Saving the Lives of Newborns in Rural Afghanistan

Miriam, in Bamyan Province, Afghanistan, has three children—two other infants died within days of birth. She has just given birth to her sixth child. This time, however, it was different from the previous pregnancies. She and her female relatives had learned from the local female community health worker about the importance of keeping the baby warm. The old custom of bathing the baby right after birth to make the newborn clean was dangerous because the baby easily became cold and then sick. Instead, they should dry the baby with a towel and then place the baby on the mother next to her skin. Washing the baby could wait until later.

The community health worker said, "Until I received training about care of newborn babies, I just followed our old customs. I did not realize how important it is to keep the baby warm after it is born. Placing the newborn on the mother next to her skin is so simple, and the mothers like it, too."

With nearly nine out of ten births in Afghanistan still occurring in the mothers' home, Management Sciences for Health is implementing the US Agency for International Development's (USAID)  Basic Support for Institutionalizing Child Survival project (BASICS) in Afghanistan, with non-governmental organizations to train community health workers in Essential Maternal and Newborn Care. Community health workers can teach pregnant mothers and their families the simple, but important things that can be done to preserve the lives of newborns.

The key steps taught to the community health workers regarding the newborns are: the importance of ensuring the baby is breathing immediately after it is born; having good care of the umbilical cord by cutting it with a clean instrument at the proper distance from the baby's abdomen; keeping the baby warm by placing the baby on the mother; and, starting exclusive breastfeeding for the baby immediately after birth.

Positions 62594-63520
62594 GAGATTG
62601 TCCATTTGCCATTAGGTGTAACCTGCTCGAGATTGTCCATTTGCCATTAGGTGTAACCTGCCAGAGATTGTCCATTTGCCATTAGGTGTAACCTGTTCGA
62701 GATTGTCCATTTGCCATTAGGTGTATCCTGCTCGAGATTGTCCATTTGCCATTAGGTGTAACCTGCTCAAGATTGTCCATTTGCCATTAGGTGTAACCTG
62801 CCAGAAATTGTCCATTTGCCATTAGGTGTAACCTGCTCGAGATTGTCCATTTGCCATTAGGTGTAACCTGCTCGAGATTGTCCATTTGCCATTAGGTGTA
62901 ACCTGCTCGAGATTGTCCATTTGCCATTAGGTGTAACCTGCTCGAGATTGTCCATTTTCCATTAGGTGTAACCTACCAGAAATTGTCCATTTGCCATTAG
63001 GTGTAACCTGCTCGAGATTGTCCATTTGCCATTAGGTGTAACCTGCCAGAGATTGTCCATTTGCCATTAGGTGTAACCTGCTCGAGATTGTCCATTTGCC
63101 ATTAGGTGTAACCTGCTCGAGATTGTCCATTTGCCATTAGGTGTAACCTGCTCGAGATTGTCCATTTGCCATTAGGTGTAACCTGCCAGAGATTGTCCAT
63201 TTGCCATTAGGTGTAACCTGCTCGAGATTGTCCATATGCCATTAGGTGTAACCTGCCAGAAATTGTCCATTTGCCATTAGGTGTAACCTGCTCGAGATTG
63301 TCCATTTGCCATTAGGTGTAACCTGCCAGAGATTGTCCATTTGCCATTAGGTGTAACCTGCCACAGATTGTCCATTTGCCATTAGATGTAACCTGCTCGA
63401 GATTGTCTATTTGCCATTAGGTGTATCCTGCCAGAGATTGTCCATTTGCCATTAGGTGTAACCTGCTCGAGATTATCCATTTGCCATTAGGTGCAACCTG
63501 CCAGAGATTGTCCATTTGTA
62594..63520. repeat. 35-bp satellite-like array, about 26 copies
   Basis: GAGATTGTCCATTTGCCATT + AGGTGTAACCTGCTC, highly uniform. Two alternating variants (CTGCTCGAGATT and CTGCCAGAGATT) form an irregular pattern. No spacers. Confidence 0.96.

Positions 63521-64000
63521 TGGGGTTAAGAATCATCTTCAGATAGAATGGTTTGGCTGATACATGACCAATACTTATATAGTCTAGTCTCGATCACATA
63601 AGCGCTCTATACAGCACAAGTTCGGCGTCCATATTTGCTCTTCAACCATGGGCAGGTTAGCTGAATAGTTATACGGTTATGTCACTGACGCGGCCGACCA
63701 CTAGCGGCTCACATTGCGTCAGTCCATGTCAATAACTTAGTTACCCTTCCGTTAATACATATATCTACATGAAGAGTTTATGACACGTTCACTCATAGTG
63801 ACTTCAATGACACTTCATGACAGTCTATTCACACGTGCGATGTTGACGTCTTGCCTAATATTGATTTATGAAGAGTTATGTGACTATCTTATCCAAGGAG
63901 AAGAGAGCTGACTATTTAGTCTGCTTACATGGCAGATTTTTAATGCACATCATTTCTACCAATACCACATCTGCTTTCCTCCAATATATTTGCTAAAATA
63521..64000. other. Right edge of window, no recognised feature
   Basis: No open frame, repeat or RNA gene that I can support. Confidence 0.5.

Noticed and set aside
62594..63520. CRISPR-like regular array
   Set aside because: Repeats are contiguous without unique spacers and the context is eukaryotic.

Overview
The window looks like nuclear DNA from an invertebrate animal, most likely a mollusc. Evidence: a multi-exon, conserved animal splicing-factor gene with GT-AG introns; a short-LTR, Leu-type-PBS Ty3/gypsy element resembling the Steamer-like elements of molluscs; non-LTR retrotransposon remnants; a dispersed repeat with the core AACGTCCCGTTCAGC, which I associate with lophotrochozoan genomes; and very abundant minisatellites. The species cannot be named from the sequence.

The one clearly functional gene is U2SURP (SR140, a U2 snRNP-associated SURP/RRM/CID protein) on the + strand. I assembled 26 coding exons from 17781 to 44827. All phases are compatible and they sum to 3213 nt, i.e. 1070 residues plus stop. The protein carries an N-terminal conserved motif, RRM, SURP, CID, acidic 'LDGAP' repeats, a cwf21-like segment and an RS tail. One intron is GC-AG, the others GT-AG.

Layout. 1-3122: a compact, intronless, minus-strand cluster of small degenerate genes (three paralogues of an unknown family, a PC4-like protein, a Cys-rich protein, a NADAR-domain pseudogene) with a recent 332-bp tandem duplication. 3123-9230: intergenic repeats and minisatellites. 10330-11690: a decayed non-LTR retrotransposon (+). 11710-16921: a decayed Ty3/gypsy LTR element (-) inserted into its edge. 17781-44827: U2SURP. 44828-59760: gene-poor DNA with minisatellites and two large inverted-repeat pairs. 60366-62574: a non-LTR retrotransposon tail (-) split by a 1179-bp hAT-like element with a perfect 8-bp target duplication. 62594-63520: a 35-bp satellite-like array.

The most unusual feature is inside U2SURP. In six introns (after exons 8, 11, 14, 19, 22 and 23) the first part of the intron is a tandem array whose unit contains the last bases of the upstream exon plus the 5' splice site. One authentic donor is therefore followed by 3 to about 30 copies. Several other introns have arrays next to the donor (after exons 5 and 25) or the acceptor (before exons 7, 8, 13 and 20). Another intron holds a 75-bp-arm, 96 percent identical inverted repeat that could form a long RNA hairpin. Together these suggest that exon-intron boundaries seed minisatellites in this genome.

The Afghanistan Ministry of Public Health and USAID, through its projects, are seeking to help save the lives of babies born in homes in rural areas by ensuring that community health workers know the key newborn care lessons to share with pregnant mothers and their families. The families can now be more confident and better prepared. Through such efforts going on in many small villages and communities, they seek to reduce the unnecessary deaths that occur with many newborns throughout the country.

BASICS/Afghanistan is a USAID-funded project, implemented by MSH, which provides technical assistance in child survival to the Ministry of Public Health of Afghanistan to address newborn health, community case management of childhood illnesses, nutrition, pediatric hospital care improvement, behavior change communications, and systems strengthening. Beginning its country program in 2007, BASICS specifically works to improve child health in the country by expansion of the community-based Integrated Child Survival Package to 28 districts, introducing improved expanded program on immunization micro-planning at the community level to increase immunization coverage, developing key behavioral change communication messages for improved newborn and child health based on research findings, developing child survival policies and strategies; improving the delivery of newborn and child health care in communities, health centers and hospitals.